There’s no question that a great chorus makes or breaks a pop song. In fact, it’s even possible to write a hit song with a chorus so good, that the mediocre verses don’t matter. To me, ‘The Boys Are Back in Town” is a classic example of a song with a killer chorus that has lame verses.
That said, verses are an incredibly important songwriting tool, and these days there is less and less room for lackluster verses. Pop songs in 2017 need to be hooky from start to finish, and these days verses are sounding more like more complicated choruses.
Once a listener hits play, you’ve got about 15 – 20 seconds to convince them that they should listen to your entire song. Being that the verse is often the first thing people hear, it needs to be good.
Of course, there are no “rules” for writing verses or choruses or anything really, but there are certain patterns that many songs follow that you can emulate to craft an excellent verse.
It should be noted that I’m mostly referring to pop music in this guide – other genres like folk, country, hip-hop etc have completely different patterns and structures that fit the style.
Ways To Write A First Verse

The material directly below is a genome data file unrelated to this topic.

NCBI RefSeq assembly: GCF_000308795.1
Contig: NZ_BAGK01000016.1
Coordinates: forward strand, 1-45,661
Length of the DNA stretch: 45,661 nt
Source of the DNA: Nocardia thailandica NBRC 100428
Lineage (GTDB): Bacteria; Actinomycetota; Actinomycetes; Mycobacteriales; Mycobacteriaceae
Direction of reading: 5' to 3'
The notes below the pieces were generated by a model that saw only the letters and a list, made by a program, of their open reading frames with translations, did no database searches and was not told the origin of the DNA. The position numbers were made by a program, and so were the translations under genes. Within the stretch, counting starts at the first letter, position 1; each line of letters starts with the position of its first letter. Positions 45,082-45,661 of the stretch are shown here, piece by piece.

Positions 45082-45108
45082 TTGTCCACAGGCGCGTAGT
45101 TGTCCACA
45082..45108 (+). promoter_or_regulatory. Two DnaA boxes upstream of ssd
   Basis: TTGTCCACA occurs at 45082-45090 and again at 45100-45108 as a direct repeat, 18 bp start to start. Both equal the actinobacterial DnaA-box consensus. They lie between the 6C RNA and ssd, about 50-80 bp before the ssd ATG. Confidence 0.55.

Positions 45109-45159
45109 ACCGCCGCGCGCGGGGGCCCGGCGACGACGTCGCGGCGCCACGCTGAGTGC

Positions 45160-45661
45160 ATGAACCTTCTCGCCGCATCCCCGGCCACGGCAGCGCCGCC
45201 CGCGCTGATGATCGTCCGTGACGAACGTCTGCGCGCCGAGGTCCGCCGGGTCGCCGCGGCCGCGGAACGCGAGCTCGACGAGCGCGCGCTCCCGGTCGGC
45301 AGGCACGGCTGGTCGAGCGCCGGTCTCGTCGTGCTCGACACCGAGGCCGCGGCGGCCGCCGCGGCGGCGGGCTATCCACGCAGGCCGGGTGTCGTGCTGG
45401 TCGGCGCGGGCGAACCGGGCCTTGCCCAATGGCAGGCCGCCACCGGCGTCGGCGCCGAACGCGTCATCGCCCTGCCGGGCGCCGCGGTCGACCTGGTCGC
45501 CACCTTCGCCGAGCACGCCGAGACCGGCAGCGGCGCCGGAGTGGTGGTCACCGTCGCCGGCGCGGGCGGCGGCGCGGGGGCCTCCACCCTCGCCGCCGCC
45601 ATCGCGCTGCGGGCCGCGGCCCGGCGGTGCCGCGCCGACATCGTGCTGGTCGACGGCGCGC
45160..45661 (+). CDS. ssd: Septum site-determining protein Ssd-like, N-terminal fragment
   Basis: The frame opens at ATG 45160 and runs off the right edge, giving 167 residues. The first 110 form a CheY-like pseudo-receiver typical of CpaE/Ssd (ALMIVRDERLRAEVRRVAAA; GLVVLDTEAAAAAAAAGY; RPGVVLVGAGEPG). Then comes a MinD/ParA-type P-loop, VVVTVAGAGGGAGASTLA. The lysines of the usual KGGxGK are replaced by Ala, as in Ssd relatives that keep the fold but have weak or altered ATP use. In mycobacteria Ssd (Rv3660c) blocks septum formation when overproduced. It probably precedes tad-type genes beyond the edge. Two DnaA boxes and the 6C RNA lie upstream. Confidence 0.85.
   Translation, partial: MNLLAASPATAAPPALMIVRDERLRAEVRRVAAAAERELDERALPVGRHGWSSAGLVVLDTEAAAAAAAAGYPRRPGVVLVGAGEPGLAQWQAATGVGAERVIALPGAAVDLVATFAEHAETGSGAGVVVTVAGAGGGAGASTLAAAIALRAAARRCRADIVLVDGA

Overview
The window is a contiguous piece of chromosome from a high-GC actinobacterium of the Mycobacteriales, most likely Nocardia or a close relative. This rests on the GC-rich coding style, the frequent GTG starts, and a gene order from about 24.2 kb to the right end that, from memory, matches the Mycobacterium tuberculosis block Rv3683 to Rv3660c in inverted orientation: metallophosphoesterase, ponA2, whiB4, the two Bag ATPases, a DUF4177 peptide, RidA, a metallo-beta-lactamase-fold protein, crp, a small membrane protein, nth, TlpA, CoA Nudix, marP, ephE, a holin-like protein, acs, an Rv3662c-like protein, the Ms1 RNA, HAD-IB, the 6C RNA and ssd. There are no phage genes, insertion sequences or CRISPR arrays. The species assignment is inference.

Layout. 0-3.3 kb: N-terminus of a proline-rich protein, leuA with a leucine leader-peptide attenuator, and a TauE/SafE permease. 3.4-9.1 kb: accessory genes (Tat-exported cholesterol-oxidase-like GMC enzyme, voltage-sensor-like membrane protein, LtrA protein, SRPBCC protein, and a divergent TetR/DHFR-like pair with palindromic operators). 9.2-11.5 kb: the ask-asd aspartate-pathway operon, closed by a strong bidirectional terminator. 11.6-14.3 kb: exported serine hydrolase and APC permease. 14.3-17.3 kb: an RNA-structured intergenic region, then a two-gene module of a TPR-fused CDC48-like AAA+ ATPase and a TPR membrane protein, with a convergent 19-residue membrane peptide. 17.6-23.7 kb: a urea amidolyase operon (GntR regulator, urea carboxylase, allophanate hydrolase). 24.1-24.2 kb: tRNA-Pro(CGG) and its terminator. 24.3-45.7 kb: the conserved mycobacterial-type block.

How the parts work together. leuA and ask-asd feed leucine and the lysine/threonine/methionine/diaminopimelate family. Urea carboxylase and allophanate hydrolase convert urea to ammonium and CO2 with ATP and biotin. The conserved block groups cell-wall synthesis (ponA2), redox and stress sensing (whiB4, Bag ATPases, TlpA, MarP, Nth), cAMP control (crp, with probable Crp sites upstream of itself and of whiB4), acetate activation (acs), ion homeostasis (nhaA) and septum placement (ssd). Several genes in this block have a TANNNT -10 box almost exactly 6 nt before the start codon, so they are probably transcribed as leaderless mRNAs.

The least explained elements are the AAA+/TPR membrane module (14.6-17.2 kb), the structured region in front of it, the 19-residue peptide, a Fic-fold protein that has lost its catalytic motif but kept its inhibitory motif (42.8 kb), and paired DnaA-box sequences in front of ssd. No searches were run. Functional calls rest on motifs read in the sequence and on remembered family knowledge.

I always like verses that grab you right away. The first words of a song are often the first thing a listener hears, so it’s great when it launches you right into the feeling and vibe of the song.
You need to make your first lyric “strong” so that it cuts through everything else grabs the listener’s attention.
Here are a couple of ways to write your first verse.
One way to do this, is with a strong, visual image. These lines will often launch people into the setting and theme of the song with just a few lines.
For example, the new Taylor Swift song “…Ready For It?’”starts with this line:
He was a killer, first time that I saw him, wonder how many girls he had loved and left haunted.
Good line, not necessarily the most poetic thing I’ve ever heard, but that’s okay. Basically, what’s so strong about this line are the vivid descriptive words and how powerfully it throws you into a scene.
Describing somebody good looking and charming as a “killer” is dramatic, but effective. It immediately gives a lot of information; he’s handsome, charming, but also a player who can get anything he wants.
Then, the second line cements this by saying not just that he had been through many girls beforehand, but that they would be left “haunted” by him.
There’s a ton of information in a small amount of time that causes you to somersault into the song.
Clever Rhyme Schemes
Another obvious way to make first verses interesting is by choosing, sticking to, and then experimenting with interesting rhyme schemes.
Rhymes keep listeners interested by letting their brains run wild, trying to figure out what the next rhyme will be. Here are a couple interesting variations on traditional rhyme schemes.
Justin Bieber’s “Sorry” uses a very modern sounding AAAB, AAAB format. This allows him to surprise the listener with the last part of every verse, because you can basically go anywhere with that last “B”.